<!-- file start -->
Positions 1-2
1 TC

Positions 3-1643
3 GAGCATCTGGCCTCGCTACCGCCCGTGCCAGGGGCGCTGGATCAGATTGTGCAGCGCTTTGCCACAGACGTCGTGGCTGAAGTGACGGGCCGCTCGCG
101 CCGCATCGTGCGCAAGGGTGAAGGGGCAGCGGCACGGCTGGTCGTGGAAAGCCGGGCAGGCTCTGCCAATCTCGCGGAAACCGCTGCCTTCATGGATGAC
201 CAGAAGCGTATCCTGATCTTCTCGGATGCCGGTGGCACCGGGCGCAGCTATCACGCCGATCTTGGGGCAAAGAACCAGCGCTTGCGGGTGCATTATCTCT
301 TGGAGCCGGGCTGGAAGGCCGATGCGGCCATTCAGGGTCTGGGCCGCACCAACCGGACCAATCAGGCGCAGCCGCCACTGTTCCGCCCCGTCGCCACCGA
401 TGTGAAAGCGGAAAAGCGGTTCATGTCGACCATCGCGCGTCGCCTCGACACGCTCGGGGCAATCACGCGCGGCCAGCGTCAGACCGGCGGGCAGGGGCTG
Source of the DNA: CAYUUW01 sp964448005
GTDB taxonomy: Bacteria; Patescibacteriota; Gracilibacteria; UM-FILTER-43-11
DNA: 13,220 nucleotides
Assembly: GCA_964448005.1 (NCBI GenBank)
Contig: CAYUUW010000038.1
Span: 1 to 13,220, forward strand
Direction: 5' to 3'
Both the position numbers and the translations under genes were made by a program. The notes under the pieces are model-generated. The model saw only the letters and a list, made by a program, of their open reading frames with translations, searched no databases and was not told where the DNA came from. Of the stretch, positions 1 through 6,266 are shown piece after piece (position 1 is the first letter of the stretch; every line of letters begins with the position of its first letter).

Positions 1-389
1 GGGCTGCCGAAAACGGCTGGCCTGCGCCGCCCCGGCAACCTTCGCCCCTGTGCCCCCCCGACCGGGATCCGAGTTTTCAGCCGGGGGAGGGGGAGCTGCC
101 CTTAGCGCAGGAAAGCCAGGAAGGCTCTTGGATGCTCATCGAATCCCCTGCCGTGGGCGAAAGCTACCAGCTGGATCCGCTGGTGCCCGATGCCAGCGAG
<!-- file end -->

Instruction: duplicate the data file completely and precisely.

Positions 1-2
1 TC

Positions 3-1643
3 GAGCATCTGGCCTCGCTACCGCCCGTGCCAGGGGCGCTGGATCAGATTGTGCAGCGCTTTGCCACAGACGTCGTGGCTGAAGTGACGGGCCGCTCGCG
101 CCGCATCGTGCGCAAGGGTGAAGGGGCAGCGGCACGGCTGGTCGTGGAAAGCCGGGCAGGCTCTGCCAATCTCGCGGAAACCGCTGCCTTCATGGATGAC
201 CAGAAGCGTATCCTGATCTTCTCGGATGCCGGTGGCACCGGGCGCAGCTATCACGCCGATCTTGGGGCAAAGAACCAGCGCTTGCGGGTGCATTATCTCT
301 TGGAGCCGGGCTGGAAGGCCGATGCGGCCATTCAGGGTCTGGGCCGCACCAACCGGACCAATCAGGCGCAGCCGCCACTGTTCCGCCCCGTCGCCACCGA
401 TGTGAAAGCGGAAAAGCGGTTCATGTCGACCATCGCGCGTCGCCTCGACACGCTCGGGGCAATCACGCGCGGCCAGCGTCAGACCGGCGGGCAGGGGCTG
Source of the DNA: CAYUUW01 sp964448005
GTDB taxonomy: Bacteria; Patescibacteriota; Gracilibacteria; UM-FILTER-43-11
DNA: 13,220 nucleotides
Assembly: GCA_964448005.1 (NCBI GenBank)
Contig: CAYUUW010000038.1
Span: 1 to 13,220, forward strand
Direction: 5' to 3'
Both the position numbers and the translations under genes were made by a program. The notes under the pieces are model-generated. The model saw only the letters and a list, made by a program, of their open reading frames with translations, searched no databases and was not told where the DNA came from. Of the stretch, positions 1 through 6,266 are shown piece after piece (position 1 is the first letter of the stretch; every line of letters begins with the position of its first letter).

Positions 1-389
1 GGGCTGCCGAAAACGGCTGGCCTGCGCCGCCCCGGCAACCTTCGCCCCTGTGCCCCCCCGACCGGGATCCGAGTTTTCAGCCGGGGGAGGGGGAGCTGCC
101 CTTAGCGCAGGAAAGCCAGGAAGGCTCTTGGATGCTCATCGAATCCCCTGCCGTGGGCGAAAGCTACCAGCTGGATCCGCTGGTGCCCGATGCCAGCGAG